North Atlantic '86

From Wikipedia, the free encyclopedia
North Atlantic '86
Developer(s)Gary Grigsby
Publisher(s)Strategic Simulations[1]
Platform(s)Apple II, Macintosh
Genre(s)Computer wargame

North Atlantic '86 is a 1983 computer wargame written by Gary Grigsby and published by Strategic Simulations. The game covers a hypothetical conflict between NATO and the Soviet Union. A Macintosh version was released in 1986.[2][3]

North Atlantic '86 was Grigsby's third game. It began development as a part-time project while he worked for the United States Department of Defense, like his previous titles Guadalcanal Campaign and Bomb Alley, but Grigsby left the position to become a full-time game developer during North Atlantic's production. The title reuses the game engine from his first two games, with upgrades. He followed it with Carrier Force (1983).

Game details[edit]

The back story showed that Warsaw Pact forces had successfully overrun most of Western Europe by the end of August, 1986.[4] Next, the naval and air forces of the Soviet Union needed to close the North Atlantic and sever the supply line between North America and Britain. NATO's task was to keep the sea lanes open and Britain supplied, primarily by using convoys of supply and troop ships guarded by carrier battle groups when available. Nuclear weapons were not available to either the NATO or Soviet Union commanders. Game play options allowed two human players to pick either the NATO or Soviet Union. Solo play was limited to the NATO side only as the Soviet Union was always played by the computer AI.

The game supplied two mini-game scenarios and two full campaign scenarios. Duration for the two mini-games were 12 and 20 turns each. Duration for the full campaigns were 252 and 122 turns. In Grigsby's prior games, the computer kept track of the number of torpedoes carried on each ship and submarine. But the need to keep track of so many other variables in North Atlantic '86 necessitated deletion of those counters. Instead each ship had a fixed probability of exhausting its stock of torpedoes each time it fired. This meant, for example, that a submarine might run out of torpedoes after its first attack.

Other weaknesses of North Atlantic '86 included the ability of unarmed search and cargo aircraft to go anywhere they had the range to go, immune to enemy fighters. This allowed bases that should have been isolated to be supplied and active. Additionally, search aircraft could spot enemy ships almost anywhere in the Atlantic. This led to airstrikes every twelve hours whenever ships were at sea, an unlikely tempo of operations.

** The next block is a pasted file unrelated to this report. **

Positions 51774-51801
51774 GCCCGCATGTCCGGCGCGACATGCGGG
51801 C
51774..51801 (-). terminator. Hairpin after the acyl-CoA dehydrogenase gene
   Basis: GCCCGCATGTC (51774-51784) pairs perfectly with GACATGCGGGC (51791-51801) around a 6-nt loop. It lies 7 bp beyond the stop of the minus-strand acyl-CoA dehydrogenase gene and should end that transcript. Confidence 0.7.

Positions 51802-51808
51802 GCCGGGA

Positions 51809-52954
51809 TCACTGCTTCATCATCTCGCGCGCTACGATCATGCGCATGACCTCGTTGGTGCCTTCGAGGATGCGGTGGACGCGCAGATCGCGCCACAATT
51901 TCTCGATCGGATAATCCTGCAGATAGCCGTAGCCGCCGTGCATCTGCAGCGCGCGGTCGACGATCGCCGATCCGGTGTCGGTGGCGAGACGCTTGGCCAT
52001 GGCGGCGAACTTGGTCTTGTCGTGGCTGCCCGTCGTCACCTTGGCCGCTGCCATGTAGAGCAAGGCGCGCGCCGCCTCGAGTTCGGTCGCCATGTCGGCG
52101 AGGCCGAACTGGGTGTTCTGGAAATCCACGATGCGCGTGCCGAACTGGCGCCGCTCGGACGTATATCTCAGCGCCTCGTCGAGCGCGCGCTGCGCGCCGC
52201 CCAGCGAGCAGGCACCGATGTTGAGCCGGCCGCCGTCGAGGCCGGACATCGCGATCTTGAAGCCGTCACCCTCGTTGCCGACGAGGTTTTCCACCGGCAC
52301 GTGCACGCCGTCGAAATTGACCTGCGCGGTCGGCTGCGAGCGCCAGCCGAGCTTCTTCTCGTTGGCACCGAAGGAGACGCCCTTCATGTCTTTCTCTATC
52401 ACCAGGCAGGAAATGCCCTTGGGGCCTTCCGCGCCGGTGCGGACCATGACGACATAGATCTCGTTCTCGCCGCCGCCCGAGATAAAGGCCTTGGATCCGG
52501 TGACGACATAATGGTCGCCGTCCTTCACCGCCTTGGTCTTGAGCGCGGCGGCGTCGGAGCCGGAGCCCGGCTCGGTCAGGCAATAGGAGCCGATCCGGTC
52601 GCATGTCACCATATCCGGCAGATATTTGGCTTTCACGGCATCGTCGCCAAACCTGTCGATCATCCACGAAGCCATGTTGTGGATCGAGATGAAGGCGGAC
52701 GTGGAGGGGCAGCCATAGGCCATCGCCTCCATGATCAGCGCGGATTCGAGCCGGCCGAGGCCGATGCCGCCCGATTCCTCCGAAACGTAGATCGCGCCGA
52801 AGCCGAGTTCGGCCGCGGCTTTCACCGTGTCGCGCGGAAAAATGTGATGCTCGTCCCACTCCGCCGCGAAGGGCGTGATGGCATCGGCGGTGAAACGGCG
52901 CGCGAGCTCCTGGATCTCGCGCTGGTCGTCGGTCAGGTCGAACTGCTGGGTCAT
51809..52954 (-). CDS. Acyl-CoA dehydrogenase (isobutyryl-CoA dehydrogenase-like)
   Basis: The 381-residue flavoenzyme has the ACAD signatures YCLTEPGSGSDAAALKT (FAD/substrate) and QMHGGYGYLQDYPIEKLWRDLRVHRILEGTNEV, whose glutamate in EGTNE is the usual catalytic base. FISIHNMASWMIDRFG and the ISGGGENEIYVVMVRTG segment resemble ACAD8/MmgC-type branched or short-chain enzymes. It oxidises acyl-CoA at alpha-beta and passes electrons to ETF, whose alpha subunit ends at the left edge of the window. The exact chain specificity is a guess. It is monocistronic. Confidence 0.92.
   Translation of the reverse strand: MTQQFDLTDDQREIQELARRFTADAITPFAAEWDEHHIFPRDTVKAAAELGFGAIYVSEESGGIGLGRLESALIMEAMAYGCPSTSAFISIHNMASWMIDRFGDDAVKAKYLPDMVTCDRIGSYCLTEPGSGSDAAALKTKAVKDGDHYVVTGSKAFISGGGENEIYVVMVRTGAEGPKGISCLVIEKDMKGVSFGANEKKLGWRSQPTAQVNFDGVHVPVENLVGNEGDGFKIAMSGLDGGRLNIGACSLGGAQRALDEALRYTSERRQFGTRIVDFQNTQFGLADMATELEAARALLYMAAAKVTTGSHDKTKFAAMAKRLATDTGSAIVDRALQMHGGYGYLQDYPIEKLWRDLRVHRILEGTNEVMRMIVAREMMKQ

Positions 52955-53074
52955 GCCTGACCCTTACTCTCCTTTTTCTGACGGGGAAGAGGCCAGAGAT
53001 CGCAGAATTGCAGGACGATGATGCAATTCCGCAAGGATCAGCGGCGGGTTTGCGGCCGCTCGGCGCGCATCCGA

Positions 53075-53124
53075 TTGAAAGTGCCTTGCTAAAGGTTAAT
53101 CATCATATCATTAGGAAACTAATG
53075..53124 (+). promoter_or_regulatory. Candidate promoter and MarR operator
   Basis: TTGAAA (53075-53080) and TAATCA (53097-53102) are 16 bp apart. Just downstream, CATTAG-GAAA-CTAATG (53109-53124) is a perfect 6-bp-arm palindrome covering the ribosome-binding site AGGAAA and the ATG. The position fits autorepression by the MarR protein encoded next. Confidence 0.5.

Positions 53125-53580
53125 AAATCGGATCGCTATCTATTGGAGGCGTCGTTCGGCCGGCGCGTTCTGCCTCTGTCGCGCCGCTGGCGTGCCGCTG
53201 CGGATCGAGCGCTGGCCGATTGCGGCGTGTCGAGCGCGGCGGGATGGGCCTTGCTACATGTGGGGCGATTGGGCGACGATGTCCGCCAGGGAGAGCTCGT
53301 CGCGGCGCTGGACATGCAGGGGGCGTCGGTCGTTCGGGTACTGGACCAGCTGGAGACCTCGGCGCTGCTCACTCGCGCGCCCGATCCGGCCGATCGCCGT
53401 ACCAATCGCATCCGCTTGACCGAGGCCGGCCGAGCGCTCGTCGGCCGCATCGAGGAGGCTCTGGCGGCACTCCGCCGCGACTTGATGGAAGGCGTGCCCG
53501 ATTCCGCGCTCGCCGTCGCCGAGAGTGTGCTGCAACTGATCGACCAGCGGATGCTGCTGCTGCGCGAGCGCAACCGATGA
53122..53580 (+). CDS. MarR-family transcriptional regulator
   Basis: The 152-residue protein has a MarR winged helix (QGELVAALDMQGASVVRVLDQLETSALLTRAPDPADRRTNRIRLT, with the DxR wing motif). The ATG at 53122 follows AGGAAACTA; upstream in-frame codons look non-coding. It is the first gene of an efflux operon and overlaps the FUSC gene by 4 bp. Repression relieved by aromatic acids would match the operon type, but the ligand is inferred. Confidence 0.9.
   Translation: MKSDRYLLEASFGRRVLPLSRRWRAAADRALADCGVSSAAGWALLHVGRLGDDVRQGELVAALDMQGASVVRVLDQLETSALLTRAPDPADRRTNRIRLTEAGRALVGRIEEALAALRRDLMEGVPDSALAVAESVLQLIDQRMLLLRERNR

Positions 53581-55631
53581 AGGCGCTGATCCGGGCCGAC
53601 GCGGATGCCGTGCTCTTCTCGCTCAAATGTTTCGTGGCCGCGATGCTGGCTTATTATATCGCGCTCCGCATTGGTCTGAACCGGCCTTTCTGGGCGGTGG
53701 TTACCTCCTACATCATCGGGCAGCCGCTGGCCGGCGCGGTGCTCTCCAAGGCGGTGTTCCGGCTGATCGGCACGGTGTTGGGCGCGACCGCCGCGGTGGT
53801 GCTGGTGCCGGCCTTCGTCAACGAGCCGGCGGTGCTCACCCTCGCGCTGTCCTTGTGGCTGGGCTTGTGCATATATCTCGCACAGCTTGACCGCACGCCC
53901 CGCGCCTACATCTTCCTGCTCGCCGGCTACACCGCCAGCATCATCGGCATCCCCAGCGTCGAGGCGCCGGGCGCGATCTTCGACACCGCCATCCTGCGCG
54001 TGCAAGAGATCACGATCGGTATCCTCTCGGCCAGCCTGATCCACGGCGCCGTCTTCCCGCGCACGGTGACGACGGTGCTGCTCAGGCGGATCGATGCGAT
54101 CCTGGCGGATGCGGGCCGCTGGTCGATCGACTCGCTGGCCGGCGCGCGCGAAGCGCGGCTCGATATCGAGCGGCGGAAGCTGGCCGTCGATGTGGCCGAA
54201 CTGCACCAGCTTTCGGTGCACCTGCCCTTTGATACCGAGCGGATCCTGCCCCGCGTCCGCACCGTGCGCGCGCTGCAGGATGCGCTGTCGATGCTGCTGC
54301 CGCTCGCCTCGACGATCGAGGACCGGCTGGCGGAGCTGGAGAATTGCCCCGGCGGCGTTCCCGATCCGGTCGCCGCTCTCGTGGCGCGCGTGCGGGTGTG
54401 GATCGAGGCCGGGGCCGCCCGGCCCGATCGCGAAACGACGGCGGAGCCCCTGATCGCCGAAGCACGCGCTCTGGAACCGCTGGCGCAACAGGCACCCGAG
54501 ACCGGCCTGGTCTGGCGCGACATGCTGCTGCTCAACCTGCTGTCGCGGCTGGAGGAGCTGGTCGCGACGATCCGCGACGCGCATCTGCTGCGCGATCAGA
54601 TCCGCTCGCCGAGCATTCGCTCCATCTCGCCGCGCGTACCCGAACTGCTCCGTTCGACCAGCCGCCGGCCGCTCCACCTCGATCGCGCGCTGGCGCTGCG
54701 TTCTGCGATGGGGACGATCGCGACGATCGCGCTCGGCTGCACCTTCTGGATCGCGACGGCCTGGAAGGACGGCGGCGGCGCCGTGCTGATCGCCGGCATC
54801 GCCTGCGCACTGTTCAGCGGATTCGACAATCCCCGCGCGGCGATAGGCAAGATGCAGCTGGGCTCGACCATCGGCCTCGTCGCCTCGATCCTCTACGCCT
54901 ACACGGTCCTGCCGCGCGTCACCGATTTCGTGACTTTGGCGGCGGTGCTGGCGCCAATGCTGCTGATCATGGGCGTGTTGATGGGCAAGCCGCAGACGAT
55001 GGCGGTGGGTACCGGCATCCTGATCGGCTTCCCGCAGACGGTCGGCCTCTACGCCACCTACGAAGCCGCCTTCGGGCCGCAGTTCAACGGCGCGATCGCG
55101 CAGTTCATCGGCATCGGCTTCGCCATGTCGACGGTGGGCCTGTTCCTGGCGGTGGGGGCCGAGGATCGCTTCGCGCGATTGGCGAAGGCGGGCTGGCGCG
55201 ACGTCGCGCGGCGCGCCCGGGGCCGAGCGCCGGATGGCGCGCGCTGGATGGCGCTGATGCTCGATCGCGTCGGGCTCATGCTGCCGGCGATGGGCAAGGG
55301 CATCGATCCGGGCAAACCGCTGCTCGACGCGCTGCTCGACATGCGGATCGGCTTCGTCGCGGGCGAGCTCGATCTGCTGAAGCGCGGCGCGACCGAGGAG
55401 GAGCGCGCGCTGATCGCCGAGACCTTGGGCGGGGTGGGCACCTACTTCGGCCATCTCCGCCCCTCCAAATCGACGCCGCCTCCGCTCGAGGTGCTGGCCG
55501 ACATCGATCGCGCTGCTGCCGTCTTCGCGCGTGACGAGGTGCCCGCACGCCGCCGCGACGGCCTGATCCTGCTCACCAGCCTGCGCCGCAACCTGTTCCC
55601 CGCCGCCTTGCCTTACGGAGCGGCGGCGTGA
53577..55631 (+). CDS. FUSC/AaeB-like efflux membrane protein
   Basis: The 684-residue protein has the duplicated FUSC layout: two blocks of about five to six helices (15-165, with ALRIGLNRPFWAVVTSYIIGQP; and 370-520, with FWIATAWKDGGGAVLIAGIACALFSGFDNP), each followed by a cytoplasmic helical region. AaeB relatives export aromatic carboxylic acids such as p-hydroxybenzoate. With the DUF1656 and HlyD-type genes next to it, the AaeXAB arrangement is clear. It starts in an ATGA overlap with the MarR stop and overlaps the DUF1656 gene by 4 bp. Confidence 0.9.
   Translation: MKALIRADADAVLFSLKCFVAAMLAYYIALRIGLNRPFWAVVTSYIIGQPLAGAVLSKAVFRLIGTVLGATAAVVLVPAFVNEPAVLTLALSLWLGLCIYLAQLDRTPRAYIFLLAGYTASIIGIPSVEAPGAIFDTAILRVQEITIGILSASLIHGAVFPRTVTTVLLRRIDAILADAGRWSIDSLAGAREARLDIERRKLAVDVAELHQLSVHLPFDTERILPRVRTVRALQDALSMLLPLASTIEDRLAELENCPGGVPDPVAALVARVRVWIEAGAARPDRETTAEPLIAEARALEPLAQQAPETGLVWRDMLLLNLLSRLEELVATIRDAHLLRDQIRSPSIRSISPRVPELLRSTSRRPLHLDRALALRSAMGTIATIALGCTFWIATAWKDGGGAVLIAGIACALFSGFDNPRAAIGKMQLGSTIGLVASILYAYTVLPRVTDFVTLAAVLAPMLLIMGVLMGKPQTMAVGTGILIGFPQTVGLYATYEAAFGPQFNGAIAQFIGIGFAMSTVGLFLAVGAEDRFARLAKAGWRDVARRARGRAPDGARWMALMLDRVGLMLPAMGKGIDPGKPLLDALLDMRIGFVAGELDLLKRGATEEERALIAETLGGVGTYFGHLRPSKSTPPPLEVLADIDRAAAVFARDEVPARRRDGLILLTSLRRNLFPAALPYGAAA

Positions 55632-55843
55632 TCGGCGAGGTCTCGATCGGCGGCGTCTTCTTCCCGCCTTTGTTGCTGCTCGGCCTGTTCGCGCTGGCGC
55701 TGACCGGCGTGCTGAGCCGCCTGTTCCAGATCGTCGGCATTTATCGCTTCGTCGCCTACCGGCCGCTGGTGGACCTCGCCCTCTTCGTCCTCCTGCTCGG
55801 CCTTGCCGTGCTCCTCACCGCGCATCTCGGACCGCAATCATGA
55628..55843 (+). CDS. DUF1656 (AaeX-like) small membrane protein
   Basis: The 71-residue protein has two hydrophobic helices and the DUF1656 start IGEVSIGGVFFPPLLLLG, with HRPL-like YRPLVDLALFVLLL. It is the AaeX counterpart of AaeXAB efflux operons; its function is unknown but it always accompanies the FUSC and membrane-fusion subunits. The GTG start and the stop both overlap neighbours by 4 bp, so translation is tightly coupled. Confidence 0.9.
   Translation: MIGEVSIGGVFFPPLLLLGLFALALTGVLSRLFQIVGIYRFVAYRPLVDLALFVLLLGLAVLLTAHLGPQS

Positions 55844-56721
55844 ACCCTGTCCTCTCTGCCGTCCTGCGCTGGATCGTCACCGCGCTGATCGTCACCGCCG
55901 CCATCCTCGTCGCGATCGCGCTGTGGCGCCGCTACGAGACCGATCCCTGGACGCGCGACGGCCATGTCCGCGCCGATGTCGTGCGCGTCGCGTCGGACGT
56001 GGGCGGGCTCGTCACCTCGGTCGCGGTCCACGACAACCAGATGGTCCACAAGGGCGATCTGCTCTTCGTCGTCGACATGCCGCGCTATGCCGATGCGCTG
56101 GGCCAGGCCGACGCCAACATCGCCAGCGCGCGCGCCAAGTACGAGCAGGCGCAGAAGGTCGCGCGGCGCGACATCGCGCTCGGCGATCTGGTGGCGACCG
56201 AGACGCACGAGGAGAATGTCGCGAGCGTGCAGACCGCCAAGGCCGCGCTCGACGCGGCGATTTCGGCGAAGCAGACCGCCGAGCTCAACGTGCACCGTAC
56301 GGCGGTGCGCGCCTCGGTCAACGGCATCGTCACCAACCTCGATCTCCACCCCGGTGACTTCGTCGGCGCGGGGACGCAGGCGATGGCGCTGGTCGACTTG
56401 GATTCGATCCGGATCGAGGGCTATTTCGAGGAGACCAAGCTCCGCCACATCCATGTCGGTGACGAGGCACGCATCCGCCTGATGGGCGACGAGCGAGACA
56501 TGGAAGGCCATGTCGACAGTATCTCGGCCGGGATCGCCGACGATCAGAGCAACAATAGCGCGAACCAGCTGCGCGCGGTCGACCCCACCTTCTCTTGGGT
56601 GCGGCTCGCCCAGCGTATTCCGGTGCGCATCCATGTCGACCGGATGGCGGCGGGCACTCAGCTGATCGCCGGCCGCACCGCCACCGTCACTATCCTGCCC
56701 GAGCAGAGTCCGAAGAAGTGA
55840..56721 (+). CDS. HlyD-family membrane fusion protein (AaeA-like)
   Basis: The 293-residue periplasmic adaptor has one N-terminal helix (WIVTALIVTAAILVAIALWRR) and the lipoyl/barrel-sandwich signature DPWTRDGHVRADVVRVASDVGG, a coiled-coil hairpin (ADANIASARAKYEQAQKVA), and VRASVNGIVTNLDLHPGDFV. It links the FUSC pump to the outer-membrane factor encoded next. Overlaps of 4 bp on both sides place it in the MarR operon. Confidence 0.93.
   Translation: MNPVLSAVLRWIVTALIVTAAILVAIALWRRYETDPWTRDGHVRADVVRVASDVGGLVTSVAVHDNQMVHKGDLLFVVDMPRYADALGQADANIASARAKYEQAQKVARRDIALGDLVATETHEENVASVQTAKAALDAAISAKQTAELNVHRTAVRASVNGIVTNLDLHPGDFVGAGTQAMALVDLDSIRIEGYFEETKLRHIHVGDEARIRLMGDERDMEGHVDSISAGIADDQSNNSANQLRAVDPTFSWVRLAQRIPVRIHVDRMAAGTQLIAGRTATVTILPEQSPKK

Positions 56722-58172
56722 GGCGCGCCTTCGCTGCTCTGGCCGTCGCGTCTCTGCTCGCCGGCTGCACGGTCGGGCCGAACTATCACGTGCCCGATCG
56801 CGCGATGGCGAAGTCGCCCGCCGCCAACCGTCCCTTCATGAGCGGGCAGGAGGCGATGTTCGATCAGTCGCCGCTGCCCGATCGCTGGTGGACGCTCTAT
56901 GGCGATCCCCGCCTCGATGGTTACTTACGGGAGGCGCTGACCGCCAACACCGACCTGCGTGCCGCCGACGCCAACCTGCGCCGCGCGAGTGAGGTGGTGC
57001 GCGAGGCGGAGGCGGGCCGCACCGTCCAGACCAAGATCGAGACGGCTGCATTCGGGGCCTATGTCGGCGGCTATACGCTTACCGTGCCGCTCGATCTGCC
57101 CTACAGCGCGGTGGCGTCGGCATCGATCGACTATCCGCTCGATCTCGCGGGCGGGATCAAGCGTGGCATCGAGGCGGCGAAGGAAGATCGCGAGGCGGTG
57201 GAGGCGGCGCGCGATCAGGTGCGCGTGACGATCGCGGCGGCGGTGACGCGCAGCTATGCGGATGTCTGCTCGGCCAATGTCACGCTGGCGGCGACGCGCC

In spite of these and other limitations, the game was an extraordinary achievement, given that all program code and game data were on a 140KB floppy disk, and the game executed on an Apple II with as little as 48KB of RAM. In fact, Grigsby pushed the limits of the Apple II so far that there would not have been enough memory available without using SSI's proprietary RDOS instead of Apple's conventional operating system. The players faced a number of challenging decisions, but they had a variety of potent ships and aircraft at their disposal. Although the game relied on text for most of the interaction with the players, most players found high excitement levels during the combat phase. Program execution was surprisingly fast for a BASIC program on an 8-bit 1 MHz CPU, although later turns when most vessels and aircraft were deployed could take 4–6 hours to execute. Combat was intense, and losses on both sides were high.


North Atlantic '86 was designed by Gary Grigsby. He worked on the game part-time for the first half of production, while holding a full-time civil service position. He had made his previous titles Guadalcanal Campaign and Bomb Alley entirely in his spare time.[5] The game used the same basic program used by Grigsby's previous Guadalcanal Campaign and Bomb Alley, which were coded in the Applesoft BASIC language.[6] Each turn represented twelve hours, but in North Atlantic '86, sea, air and land combat could also take place at night instead of only during daytime turns. There were many additional features, such as electronic warfare, missile attacks, and the ability to conduct airborne assaults using paratroopers. Game operations allowed certain forward bases to be captured and recaptured which made the possession of Iceland especially valuable.

Grigsby released North Atlantic '86 in 1983, the same year he launched Carrier Force.[7]


Computer Gaming World wrote that North Atlantic '86 "definitely should not be your first computer wargame. But, it definitely should be one of your computer wargames!"[8]


  1. ^ a b North Atlantic 86 at GameFAQs
  2. ^ [1], The History of SSI Games
  3. ^ [2], Le Grenier du Mac (in French)
  4. ^ "17.0 HISTORICAL NOTES". North Atlantic '86 Manual. SSI. 1983.
  5. ^ Zabek, Jim; Wallace, Shaun (July 16, 2003). "Interview: Joel Billings and Gary Grigsby". Wargamer. Archived from the original on February 20, 2011.
  6. ^ "1.5 Starting a Game". North Atlantic '86 Manual. SSI. 1983.
  7. ^ Emrich, Alan (September 1995). "The Pioneering Spirit of a Wargame Guru". Computer Gaming World. No. 134. pp. 201, 202, 204.
  8. ^ Selover, Jay (December 1983). "North Atlantic '86: Review and Strategies". Computer Gaming World. p. 34.

External links[edit]